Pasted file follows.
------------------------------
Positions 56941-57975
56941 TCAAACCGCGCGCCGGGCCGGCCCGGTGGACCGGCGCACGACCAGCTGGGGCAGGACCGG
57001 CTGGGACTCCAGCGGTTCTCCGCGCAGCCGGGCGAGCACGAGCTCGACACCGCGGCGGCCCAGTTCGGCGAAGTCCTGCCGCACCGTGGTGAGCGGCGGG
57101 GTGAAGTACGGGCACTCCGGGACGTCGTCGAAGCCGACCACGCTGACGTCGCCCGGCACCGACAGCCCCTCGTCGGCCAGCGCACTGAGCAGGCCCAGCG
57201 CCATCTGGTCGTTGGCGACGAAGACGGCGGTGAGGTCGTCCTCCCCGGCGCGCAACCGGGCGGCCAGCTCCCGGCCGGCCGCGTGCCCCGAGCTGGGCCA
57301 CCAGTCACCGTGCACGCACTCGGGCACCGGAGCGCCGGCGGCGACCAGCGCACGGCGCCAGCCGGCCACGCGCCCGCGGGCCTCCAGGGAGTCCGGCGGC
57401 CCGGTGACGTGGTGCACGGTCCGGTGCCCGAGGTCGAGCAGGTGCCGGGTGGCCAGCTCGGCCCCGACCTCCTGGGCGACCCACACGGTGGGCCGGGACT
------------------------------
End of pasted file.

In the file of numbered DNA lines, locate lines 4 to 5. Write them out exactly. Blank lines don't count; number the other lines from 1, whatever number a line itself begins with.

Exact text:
57101 GTGAAGTACGGGCACTCCGGGACGTCGTCGAAGCCGACCACGCTGACGTCGCCCGGCACCGACAGCCCCTCGTCGGCCAGCGCACTGAGCAGGCCCAGCG
57201 CCATCTGGTCGTTGGCGACGAAGACGGCGGTGAGGTCGTCCTCCCCGGCGCGCAACCGGGCGGCCAGCTCCCGGCCGGCCGCGTGCCCCGAGCTGGGCCA